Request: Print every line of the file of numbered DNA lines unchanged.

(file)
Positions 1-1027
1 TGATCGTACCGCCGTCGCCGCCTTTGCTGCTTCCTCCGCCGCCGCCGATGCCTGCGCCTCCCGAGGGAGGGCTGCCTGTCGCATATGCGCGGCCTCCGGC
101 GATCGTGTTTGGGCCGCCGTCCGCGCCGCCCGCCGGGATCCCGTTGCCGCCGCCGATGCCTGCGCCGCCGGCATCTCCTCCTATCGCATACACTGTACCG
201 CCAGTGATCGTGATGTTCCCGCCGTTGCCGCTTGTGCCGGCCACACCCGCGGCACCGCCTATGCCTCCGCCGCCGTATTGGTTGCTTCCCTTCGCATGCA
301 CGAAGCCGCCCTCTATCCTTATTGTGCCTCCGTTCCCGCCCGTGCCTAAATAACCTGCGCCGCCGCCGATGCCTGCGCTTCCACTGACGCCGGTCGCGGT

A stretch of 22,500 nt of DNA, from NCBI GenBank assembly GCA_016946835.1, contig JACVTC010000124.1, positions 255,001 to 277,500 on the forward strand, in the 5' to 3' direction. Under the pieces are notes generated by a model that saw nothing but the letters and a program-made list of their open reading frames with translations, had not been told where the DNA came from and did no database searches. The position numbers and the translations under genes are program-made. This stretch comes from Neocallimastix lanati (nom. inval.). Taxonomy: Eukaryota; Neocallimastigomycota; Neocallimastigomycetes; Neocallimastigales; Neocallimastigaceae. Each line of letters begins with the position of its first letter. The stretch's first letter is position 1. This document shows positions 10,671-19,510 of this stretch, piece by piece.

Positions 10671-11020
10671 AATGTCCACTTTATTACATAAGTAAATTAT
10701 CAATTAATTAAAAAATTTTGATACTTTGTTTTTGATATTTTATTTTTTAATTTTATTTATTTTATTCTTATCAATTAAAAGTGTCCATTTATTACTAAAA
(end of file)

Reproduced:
Positions 1-1027
1 TGATCGTACCGCCGTCGCCGCCTTTGCTGCTTCCTCCGCCGCCGCCGATGCCTGCGCCTCCCGAGGGAGGGCTGCCTGTCGCATATGCGCGGCCTCCGGC
101 GATCGTGTTTGGGCCGCCGTCCGCGCCGCCCGCCGGGATCCCGTTGCCGCCGCCGATGCCTGCGCCGCCGGCATCTCCTCCTATCGCATACACTGTACCG
201 CCAGTGATCGTGATGTTCCCGCCGTTGCCGCTTGTGCCGGCCACACCCGCGGCACCGCCTATGCCTCCGCCGCCGTATTGGTTGCTTCCCTTCGCATGCA
301 CGAAGCCGCCCTCTATCCTTATTGTGCCTCCGTTCCCGCCCGTGCCTAAATAACCTGCGCCGCCGCCGATGCCTGCGCTTCCACTGACGCCGGTCGCGGT

A stretch of 22,500 nt of DNA, from NCBI GenBank assembly GCA_016946835.1, contig JACVTC010000124.1, positions 255,001 to 277,500 on the forward strand, in the 5' to 3' direction. Under the pieces are notes generated by a model that saw nothing but the letters and a program-made list of their open reading frames with translations, had not been told where the DNA came from and did no database searches. The position numbers and the translations under genes are program-made. This stretch comes from Neocallimastix lanati (nom. inval.). Taxonomy: Eukaryota; Neocallimastigomycota; Neocallimastigomycetes; Neocallimastigales; Neocallimastigaceae. Each line of letters begins with the position of its first letter. The stretch's first letter is position 1. This document shows positions 10,671-19,510 of this stretch, piece by piece.

Positions 10671-11020
10671 AATGTCCACTTTATTACATAAGTAAATTAT
10701 CAATTAATTAAAAAATTTTGATACTTTGTTTTTGATATTTTATTTTTTAATTTTATTTATTTTATTCTTATCAATTAAAAGTGTCCATTTATTACTAAAA